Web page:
Your doctor usually can diagnose diabetic neuropathy based on your medical history, symptoms and the results of a physical examination. When necessary, more specialized testing may be done, such as:
Nerve conduction studies to check whether nerve impulses in the arms and legs are normal, and a test called electromyography to see how well arm and leg muscles move in response to nerve signals. These two tests usually are done together. They involve a series of momentary minor electric shocks through small needles or pads on the skin.
Ultrasound scan of the urinary bladder or drainage of the bladder through a catheter to evaluate how efficiently your bladder empties.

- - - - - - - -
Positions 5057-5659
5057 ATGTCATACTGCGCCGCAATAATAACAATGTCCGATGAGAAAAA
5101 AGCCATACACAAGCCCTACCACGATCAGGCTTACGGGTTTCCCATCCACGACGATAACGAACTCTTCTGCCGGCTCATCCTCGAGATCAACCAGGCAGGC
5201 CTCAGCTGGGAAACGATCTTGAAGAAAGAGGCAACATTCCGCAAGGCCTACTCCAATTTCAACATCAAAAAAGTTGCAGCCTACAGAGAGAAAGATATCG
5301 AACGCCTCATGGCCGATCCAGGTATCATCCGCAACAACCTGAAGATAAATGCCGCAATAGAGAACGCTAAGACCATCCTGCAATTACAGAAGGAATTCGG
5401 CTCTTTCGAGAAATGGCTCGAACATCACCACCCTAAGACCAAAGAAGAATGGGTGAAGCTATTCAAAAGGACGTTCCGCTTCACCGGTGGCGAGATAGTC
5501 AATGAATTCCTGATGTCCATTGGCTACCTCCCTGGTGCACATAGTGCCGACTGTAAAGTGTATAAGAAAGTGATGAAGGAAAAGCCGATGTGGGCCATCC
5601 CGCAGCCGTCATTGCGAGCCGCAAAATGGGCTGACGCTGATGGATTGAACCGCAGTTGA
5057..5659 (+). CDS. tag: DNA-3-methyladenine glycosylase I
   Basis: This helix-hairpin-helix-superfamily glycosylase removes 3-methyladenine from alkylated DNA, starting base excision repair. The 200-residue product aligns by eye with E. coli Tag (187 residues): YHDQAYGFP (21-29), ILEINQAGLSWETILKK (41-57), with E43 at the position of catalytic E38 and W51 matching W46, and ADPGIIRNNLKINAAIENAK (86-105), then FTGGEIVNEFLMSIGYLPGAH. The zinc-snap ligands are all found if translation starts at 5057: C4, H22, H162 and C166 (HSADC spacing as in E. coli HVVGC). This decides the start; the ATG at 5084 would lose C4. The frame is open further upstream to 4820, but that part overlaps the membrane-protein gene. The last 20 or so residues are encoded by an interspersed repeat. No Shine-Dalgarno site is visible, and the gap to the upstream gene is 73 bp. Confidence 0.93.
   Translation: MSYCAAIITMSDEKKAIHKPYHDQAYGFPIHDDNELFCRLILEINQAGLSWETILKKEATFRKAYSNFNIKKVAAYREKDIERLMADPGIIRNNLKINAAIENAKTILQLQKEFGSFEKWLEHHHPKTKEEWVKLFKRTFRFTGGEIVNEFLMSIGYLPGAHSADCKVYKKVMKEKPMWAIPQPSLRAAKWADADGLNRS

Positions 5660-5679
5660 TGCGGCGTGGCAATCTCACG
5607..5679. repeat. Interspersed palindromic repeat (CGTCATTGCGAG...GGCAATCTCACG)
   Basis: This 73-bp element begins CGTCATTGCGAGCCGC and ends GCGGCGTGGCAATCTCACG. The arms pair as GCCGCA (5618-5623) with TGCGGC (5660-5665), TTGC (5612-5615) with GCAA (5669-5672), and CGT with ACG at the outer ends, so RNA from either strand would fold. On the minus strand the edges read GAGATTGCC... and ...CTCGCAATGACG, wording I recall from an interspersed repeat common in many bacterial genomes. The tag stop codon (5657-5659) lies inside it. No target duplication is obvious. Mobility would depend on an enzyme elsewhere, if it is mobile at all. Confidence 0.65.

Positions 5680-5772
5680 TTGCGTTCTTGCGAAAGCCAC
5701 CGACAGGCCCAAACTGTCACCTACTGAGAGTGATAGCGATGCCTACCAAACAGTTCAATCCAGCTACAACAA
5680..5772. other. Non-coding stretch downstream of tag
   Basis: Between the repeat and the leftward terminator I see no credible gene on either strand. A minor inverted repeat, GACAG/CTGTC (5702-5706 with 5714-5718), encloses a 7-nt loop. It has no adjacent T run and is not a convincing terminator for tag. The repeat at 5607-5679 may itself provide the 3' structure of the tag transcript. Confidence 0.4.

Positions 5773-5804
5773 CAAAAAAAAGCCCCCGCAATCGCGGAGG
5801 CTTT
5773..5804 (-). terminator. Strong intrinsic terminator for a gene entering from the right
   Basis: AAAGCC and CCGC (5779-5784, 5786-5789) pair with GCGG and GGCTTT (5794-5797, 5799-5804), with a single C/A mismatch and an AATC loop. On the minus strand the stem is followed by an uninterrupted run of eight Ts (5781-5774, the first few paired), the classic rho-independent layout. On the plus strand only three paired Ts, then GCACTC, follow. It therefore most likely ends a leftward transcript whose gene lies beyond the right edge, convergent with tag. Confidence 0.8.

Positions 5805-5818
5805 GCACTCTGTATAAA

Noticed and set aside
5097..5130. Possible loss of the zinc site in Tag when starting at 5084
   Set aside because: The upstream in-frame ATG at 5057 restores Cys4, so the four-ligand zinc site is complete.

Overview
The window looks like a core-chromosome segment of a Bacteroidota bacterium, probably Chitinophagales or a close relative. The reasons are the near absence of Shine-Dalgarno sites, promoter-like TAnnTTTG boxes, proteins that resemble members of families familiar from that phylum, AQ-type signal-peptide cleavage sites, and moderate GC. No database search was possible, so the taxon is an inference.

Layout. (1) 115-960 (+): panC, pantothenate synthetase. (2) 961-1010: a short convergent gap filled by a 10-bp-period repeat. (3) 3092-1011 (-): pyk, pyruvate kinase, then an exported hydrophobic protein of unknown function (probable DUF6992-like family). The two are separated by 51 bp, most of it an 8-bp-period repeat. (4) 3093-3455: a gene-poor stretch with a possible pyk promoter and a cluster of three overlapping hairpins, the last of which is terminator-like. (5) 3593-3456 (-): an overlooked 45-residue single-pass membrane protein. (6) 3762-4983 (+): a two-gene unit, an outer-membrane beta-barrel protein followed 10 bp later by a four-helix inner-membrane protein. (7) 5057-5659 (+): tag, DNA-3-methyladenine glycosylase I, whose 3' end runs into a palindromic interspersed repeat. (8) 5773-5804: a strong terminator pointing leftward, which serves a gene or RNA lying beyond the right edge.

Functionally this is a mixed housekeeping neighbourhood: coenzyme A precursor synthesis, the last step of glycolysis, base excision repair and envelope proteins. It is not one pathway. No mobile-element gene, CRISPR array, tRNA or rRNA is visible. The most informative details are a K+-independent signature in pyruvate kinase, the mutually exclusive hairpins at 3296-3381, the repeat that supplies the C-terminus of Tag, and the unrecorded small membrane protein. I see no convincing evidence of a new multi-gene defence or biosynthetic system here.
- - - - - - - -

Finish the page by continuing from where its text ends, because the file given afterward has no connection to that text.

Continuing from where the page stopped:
Gastric (stomach) emptying study to test how quickly food moves through your stomach. In this test, you eat food, such as scrambled eggs, that has been marked with radioactivity. A series of pictures is taken by a machine that detects the radioactive signal.
Nerve biopsy, which involves taking a small sample of a nerve to be examined under a microscope.
Peripheral and autonomic neuropathies are usually long-term problems, but most cases of focal neuropathy last only a few weeks or months.